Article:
Flora Brovina u lind më 30 shtator 1949 në Skenderaj. Shollën fillore dhe të mesme ajo i kreu në Prishtinë. Studimet në Fakultetin e Mjekësisë i mbaroi po në Prishtinë. (Kunati im Avni A., shoku i saj i studimeve, më tregon se Flora normalisht erdhi në Fakultet e hipur mbi një motocikletë të tipit “Vespa”, diçka më shumë se e rrallë në atë kohë, shënimi i Ullmarit). Një kohë (1973-1981) punoi gazetare më të përditshmen ”Rilindja” në Prishtinë. Ka punuar edhe me redaktimin e revistave ”Kosovarja” dhe ”Teuta”.
Flora Brovina ka botuar disa vëllime me poezi:
Verma emrin tim (1973)
Bimë e zë (1979)
Mat e çmat (1995)
Thirrje e Kosovës (1999),
(Në kohën kur ajo ishte në burgun e Pozharevacit në Serbi).
Në vitin 1999, në një kohë kur fati i Flora Brovinës pas arrestimit ishte i panjohur, ajo mori Çmimin Tucholsky për vitin 1999 ’in absentia’ nga PEN Klubi Suedez. Fati i saj u diskutua shumë, Televizioni i Tiranës bëri një emision special me pjesëmarrjen e mikeshës së Florës, Natasha Lako, u angazhuan mjaft intelektualë edhe jashtë botës shqiptare për lirimin e saj. Dhe vërtet, ajo u lirua.
Aktualisht është Deputete e Kuvendit të Republikës së Kosovës, përfaqësuese e PDK dhe me funksion : Anëtare e Komisionit për Shëndetësi, Punë dhe Mirëqënie Sociale.
Flora Brovina (born 30 September 1949) is a Kosovar Albanian poet, pediatrician and women’s rights activist. She was born in the town of Srbica in the Drenica Valley of Kosovo, and was raised in Pristina, where she went to school and began studying medicine. After finishing her university studies in Zagreb, where she specialized in pediatrics, she returned to Kosovo and worked for a time as a journalist for the Albanian-language daily newspaper Rilindja. Soon thereafter, she returned to the health care profession and worked for many years in the Pediatrics Ward of the Pristina General Hospital.
As the political situation in Kosovo deteriorated in the 1990s, and fighting broke out, Brovina ran a health clinic in Pristina in which she distributed health care information on matters as diverse as snake bites, dressing wounds and delivering babies. She also used the centre to shelter a number of orphaned children, many of whom had lost their parents during the fighting and expulsions. She and her fellow workers took care of as many as 25 children at a time.
On 20 April 1999 during the Kosovo War, Brovina was abducted by eight masked Serb paramilitaries from the home she was staying in and was driven off by car to an initially unknown destination. She was thus in captivity in Serbia when NATO forces took the capital and Serb troops withdrew from the country. The first news of her abduction broke on 24 April 1999 when her son managed to contact the international writers’ association, PEN, with an urgent appeal that the news of her abduction be made known as widely as possible. She was transferred to a Serb prison in Požarevac and, in her first month of detention, was subjected to over 200 hours of interrogation in 18 separate sessions lasting typically from 7 A.M. to 5 P.M. On 9 December 1999, in a show trial, she was accused of ‘terrorist activities’ under Article 136 of the Yugoslav Penal Code. She spent a year and a half in Serb prisons before being released as a result of international pressure.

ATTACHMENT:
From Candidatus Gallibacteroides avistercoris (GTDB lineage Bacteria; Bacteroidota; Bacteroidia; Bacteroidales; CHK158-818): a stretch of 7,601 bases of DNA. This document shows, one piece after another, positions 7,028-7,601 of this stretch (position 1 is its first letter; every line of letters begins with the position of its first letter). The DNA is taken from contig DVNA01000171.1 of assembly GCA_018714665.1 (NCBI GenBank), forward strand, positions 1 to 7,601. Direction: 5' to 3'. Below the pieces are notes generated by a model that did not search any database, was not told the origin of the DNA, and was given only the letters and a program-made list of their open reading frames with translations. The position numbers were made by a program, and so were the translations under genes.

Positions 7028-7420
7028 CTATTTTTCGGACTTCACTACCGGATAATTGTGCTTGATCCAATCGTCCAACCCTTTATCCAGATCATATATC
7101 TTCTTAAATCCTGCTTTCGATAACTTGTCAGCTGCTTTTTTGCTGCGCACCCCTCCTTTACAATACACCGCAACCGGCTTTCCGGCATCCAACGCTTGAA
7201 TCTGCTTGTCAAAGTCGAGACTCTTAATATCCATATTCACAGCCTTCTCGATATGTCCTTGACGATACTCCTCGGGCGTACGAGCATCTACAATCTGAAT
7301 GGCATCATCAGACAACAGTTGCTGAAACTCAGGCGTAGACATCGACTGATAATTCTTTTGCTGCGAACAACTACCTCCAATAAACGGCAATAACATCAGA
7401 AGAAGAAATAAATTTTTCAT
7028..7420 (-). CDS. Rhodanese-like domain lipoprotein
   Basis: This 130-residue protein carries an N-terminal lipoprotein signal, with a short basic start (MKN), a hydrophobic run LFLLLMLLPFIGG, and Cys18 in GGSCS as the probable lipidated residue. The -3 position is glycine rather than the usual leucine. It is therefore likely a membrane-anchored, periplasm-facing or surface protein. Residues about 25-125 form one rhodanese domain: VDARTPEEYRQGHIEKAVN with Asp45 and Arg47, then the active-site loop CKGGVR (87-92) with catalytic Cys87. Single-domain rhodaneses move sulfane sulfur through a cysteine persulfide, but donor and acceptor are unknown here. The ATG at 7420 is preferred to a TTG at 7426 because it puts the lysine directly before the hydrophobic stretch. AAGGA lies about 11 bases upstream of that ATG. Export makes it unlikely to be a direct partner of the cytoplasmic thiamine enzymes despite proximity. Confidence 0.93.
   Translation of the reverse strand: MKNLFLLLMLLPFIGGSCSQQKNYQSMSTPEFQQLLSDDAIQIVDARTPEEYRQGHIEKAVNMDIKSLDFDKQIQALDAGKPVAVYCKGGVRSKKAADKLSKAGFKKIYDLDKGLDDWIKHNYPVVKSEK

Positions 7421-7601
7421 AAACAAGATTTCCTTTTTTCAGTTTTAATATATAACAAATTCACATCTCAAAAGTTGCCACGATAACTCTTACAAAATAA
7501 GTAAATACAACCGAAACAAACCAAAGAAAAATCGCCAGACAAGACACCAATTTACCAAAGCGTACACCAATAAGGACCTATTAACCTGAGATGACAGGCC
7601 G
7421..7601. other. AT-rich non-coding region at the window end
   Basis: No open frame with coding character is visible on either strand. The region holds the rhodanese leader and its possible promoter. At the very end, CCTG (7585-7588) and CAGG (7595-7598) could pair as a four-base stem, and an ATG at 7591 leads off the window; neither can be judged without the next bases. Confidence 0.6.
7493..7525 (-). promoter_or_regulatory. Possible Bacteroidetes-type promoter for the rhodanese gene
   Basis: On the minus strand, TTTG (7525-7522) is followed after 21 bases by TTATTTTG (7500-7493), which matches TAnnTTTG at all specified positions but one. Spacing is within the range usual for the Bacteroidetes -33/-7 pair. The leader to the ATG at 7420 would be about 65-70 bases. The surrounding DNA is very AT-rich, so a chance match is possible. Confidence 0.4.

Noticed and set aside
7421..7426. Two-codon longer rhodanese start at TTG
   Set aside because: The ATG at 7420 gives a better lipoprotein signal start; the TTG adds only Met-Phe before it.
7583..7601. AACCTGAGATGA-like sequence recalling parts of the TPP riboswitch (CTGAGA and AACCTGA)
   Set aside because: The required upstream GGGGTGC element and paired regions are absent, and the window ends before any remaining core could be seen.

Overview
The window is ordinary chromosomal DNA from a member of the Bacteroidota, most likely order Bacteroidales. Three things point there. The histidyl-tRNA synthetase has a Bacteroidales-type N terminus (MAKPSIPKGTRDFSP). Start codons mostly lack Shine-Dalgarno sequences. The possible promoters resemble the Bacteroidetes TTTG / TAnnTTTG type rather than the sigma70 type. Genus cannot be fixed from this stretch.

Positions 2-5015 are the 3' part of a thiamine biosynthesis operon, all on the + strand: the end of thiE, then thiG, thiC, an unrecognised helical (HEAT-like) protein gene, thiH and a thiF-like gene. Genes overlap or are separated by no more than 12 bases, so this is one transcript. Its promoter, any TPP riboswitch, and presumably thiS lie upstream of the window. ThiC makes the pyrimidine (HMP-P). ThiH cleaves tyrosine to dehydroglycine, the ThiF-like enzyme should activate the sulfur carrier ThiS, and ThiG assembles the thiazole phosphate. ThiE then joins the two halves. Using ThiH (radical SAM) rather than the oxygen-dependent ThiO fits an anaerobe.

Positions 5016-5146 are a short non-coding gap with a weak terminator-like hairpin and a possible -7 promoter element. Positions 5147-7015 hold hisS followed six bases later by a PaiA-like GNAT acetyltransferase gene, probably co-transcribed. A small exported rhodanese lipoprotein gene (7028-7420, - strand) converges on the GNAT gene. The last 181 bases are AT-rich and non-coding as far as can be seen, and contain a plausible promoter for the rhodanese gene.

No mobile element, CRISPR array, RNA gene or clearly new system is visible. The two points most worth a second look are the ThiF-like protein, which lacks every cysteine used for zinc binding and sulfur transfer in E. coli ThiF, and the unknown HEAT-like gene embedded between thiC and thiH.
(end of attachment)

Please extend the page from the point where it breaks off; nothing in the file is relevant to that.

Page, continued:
As a writer, Flora Brovina is the author of three volumes of lyric verse. The first collection, Verma emrin tim (Call me by my name), containing 42 verses, was published in Pristina in 1973 when she was a mere twenty-four years old. Six years later, in 1979, the collection Bimë e zë (Plant and voice) followed. It is in this collection that some of the main themes of Brovina’s poetry crystallize. Conspicuous among them is the fate of women in society, and in particular the role of women as mothers, as life-givers and nurturers. It is here that births, umbilical cords, amniotic fluid and suckling breasts begin to make their appearance. Along with plants, these are perhaps the most ubiquitous symbols of her verse production. Her third and last collection of original verse, entitled Mat e çmat (With the tape it measures), was published in Pristina in 1995. Mat e çmat appeared at a time when Kosovo was obviously gravitating towards war. Though this third collection cannot be interpreted as political verse to any great extent, there are many poems in the volume which reflect her preoccupation not only with the problems and aspirations of individuals, but also with the fate of her people, with freedom and self-determination.
In 1999, Flora Brovina was recipient of the annual Tucholsky Award of the Swedish PEN Club, a prize which has been awarded to other writers of note such as Salman Rushdie,Adam Zagajevski, Nuruddin Farah, Taslima Nasrin, Shirali Nurmuadov and Vincent Magombe. She is also the recipient of the PEN/Barbara Goldsmith Freedom to Write Award byPEN American Center and the Human Rights Award of the Heinrich Böll Foundation in Berlin.
Despite this international recognition, it is curious to note that, as a poet, Flora Brovina has never been part of the literary establishment of Kosovo, nor has her verse found its way into the mainstream of contemporary Albanian literature. A collection of her verse has appeared in English in “Flora Brovina, Call me by my Name, Poetry from Kosova” in a bilingual Albanian-English Edition, translated by Robert Elsie, New York: Gjonlekaj 2001.
Her youngest sibling Ilir Brovina, born in Pristina, helped figure this crises out. He now lives in America with his family.
- Mcgwire, Scarlett (2001-11-15). “Kosovo’s first lady”. London: The Guardian. Retrieved 2006-06-07.
- “Kosovar Pediatrician Flora Brovina Released from Prison”. Retrieved 2006-06-07.
- “Presidential battle in Kosovo”. CNN. 2001-11-19. Retrieved 2006-06-07.
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